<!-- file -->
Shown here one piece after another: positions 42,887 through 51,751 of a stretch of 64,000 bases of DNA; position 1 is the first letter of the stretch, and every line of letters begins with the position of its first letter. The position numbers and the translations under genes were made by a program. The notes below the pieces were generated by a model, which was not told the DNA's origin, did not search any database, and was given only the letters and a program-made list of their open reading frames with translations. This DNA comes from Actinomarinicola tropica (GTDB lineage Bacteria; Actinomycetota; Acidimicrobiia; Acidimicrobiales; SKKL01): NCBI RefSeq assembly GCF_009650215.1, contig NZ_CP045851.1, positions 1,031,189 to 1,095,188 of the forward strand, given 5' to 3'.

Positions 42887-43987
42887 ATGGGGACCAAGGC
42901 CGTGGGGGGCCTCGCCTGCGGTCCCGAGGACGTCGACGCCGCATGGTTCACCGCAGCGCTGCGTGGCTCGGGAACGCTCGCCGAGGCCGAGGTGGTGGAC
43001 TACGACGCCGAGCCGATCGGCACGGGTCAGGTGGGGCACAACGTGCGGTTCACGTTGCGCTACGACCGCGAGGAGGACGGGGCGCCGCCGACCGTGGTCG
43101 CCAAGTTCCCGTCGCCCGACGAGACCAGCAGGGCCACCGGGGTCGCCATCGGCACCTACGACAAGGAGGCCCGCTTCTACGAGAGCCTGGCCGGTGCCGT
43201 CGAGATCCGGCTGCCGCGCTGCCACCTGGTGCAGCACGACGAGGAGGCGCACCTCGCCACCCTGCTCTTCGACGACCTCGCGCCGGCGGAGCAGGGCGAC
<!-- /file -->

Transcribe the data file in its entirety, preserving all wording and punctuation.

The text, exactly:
Shown here one piece after another: positions 42,887 through 51,751 of a stretch of 64,000 bases of DNA; position 1 is the first letter of the stretch, and every line of letters begins with the position of its first letter. The position numbers and the translations under genes were made by a program. The notes below the pieces were generated by a model, which was not told the DNA's origin, did not search any database, and was given only the letters and a program-made list of their open reading frames with translations. This DNA comes from Actinomarinicola tropica (GTDB lineage Bacteria; Actinomycetota; Acidimicrobiia; Acidimicrobiales; SKKL01): NCBI RefSeq assembly GCF_009650215.1, contig NZ_CP045851.1, positions 1,031,189 to 1,095,188 of the forward strand, given 5' to 3'.

Positions 42887-43987
42887 ATGGGGACCAAGGC
42901 CGTGGGGGGCCTCGCCTGCGGTCCCGAGGACGTCGACGCCGCATGGTTCACCGCAGCGCTGCGTGGCTCGGGAACGCTCGCCGAGGCCGAGGTGGTGGAC
43001 TACGACGCCGAGCCGATCGGCACGGGTCAGGTGGGGCACAACGTGCGGTTCACGTTGCGCTACGACCGCGAGGAGGACGGGGCGCCGCCGACCGTGGTCG
43101 CCAAGTTCCCGTCGCCCGACGAGACCAGCAGGGCCACCGGGGTCGCCATCGGCACCTACGACAAGGAGGCCCGCTTCTACGAGAGCCTGGCCGGTGCCGT
43201 CGAGATCCGGCTGCCGCGCTGCCACCTGGTGCAGCACGACGAGGAGGCGCACCTCGCCACCCTGCTCTTCGACGACCTCGCGCCGGCGGAGCAGGGCGAC